The most recent blogs at Green Building Advisor

Crawl Spaces vs. Skirts

Posted on July 21, 2017 by Martin Holladay in Musings of an Energy Nerd

Many older homes in rural areas have pier foundations. The piers may be made of wood (for example, creosoted posts or pressure-treated lumber), poured concrete, CMUs, or bricks. The space between the dirt and the underside of the floor framing may be enclosed or may be entirely open to the wind.

Pete’s Puzzle: Mold on Painted Clapboards is Food for Thought

Posted on July 20, 2017 by Peter Yost in Building Science

Whenever my wife starts a conversation with, “OK, Mr. Building Scientist,” I know I am in some kind of trouble. That proved to be the case one day when we were out hanging laundry on the south side of our house.

Empowering Customers to Choose Clean Energy

Posted on July 19, 2017 by Anonymous in Guest Blogs

By JULES KORTENHORST and JAMES MANDEL

A Net-Zero Community in Texas

Posted on July 18, 2017 by lsichelman in Guest Blogs

By LEW SICHELMAN

Richard Bruce is looking forward to moving into his new Austin, Texas, home with his wife by year's end. When construction is complete, the 1,700-square-foot abode will have three bedrooms, two bathrooms, plus lightning-fast Google Fiber internet service. But here are the real selling points: the geothermal heating and cooling system and photovoltaic(PV) Generation of electricity directly from sunlight. A photovoltaic cell has no moving parts; electrons are energized by sunlight and result in current flow. (PVPhotovoltaics. Generation of electricity directly from sunlight. A photovoltaic (PV) cell has no moving parts; electrons are energized by sunlight and result in current flow.) panels which will ensure the new house produces as much energy as the couple consume.

Urban Rustic: Let the Framing Begin

Posted on July 17, 2017 by Eric Whetzel in Guest Blogs

Editor's note: This post is one of a series by Eric Whetzel about the design and construction of his house in Palatine, Illinois, a suburb of Chicago. The first blog in his series was called An Introduction to a New Passive House Project; a list of Eric's previous posts appears below. For more details, see Eric's blog, Kimchi & Kraut.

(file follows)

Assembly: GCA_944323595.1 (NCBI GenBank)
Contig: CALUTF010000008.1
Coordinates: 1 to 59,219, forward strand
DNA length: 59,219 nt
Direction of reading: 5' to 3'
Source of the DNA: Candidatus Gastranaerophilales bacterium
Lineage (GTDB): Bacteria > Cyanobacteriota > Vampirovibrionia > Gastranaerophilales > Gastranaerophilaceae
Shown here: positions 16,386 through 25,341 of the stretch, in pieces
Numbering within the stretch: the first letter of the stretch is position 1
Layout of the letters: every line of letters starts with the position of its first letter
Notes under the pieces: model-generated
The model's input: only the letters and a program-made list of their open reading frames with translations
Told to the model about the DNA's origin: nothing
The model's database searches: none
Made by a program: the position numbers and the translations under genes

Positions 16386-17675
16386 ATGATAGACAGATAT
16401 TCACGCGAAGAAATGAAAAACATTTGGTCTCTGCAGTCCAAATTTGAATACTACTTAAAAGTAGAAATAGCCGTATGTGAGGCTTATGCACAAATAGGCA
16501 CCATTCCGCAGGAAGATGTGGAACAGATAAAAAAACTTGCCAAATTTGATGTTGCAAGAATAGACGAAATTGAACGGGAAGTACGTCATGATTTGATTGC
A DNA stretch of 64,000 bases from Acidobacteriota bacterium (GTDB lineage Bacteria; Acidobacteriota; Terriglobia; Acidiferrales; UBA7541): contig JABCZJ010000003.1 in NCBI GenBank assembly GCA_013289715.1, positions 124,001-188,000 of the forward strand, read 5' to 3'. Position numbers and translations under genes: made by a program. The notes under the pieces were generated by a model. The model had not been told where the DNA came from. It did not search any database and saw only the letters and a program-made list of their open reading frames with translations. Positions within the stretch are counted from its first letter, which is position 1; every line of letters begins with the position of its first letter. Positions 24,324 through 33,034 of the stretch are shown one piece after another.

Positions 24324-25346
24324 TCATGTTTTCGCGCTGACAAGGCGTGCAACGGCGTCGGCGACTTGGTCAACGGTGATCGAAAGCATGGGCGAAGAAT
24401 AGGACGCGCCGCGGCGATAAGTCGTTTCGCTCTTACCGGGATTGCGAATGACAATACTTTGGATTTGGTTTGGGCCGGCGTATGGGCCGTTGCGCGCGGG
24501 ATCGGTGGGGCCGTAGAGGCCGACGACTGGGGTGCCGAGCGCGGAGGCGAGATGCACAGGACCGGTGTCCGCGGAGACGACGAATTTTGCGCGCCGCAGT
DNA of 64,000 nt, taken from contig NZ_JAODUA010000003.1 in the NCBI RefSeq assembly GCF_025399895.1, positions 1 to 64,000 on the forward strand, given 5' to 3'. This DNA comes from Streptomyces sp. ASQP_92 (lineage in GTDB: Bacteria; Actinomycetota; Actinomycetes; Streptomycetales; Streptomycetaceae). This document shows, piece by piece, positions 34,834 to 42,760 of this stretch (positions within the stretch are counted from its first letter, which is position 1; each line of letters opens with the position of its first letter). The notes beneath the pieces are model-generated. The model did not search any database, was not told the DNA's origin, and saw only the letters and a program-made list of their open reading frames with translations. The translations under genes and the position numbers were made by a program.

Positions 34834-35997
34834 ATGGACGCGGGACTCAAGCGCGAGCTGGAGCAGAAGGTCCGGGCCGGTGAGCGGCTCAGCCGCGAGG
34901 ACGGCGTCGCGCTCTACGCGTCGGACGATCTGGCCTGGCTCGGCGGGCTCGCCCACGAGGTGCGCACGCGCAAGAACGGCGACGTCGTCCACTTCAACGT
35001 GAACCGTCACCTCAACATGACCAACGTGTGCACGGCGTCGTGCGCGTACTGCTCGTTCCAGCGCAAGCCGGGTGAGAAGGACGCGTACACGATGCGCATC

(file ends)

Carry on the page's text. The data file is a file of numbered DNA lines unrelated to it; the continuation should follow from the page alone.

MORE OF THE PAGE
Air Conditioner Performance In Extreme Heat

Posted on July 14, 2017 by Martin Holladay in Musings of an Energy Nerd

During the last week of June, many major U.S. news outlets sent reporters to Arizona to issue updates on the area’s extreme heat wave. Outdoor temperatures hit 119°F in Phoenix. Some airplanes were grounded because the hot air was too thin for small jets to take off. Car steering wheels were so hot that some drivers wore oven mitts. VinylCommon term for polyvinyl chloride (PVC). In chemistry, vinyl refers to a carbon-and-hydrogen group (H2C=CH–) that attaches to another functional group, such as chlorine (vinyl chloride) or acetate (vinyl acetate). records delivered by mail arrived warped. Emergency room physicians reported an increase in burn cases: hands were burned when people touched their cars, and children’s feet were burned when they went barefoot outdoors.

An Award-Winning Efficiency Program in Colorado

Posted on July 13, 2017 by Laurie Guevara-Stone in Guest Blogs

Like other forward-thinking cities, Fort Collins — a city of 167,500 located in northern Colorado — had a goal to cut greenhouse gas emissions 80% by 2050. However, following a Rocky Mountain Institute e–Lab design charretteMeeting at the beginning of an integrative design process that sets the stage for cooperation and collaboration among all participants, including the design team, engineers, contractors, clients, and any others involved in the project. Early involvement of the entire project team is fundamental to the successful use of a systems approach to green building. , the city decided to see if it could push that goal up by 20 years.

62 Things We Should Ban to Improve Home Building

Posted on July 12, 2017 by Allison A. Bailes III, PhD in Building Science

Let's face it. The state of home building isn't good. Yes, we have building science and energy codes and green building programs out the wazoo. We have cool new products and home energy raters and even Joe Lstiburek. Despite all this, we still have wild ductopuses, holey air barriers, and insipid insulation installations.

And I've finally lost my patience. I think the only way to improve the state of home building in America is to ban these things.

Could a Trade Dispute With China End the U.S. Solar Boom?

Posted on July 11, 2017 by Marc Gunther in Guest Blogs

Cheap Chinese solar cells have powered a boom in the U.S. solar industry. They have helped drive down the cost of making electricity from sunlight by about 70% since 2010, leading to double-digit growth rates in rooftop and utility-scale installations, according to the industry. Last year, for the first time, solar added more generating capacity to the electricity grid than any other fuel, including natural gas. That’s welcome news to those who worry about climate change.

Installing Lap Siding Over Foam

Posted on July 10, 2017 by Scott Gibson in Q&A Spotlight

William Costello is building a new house in southwest Virginia that will be framed with 2x6s and will include up to 2 inches of exterior rigid foam insulation. He plans on installing 3/4-inch thick plywood furring strips on top of the exterior foam, and then will side the house with LP SmartSide lap siding designed specifically for houses with 24-inch on-center framing.

It all sounded straightforward enough until Costello took a close look at the installation instructions from LP Building Products.

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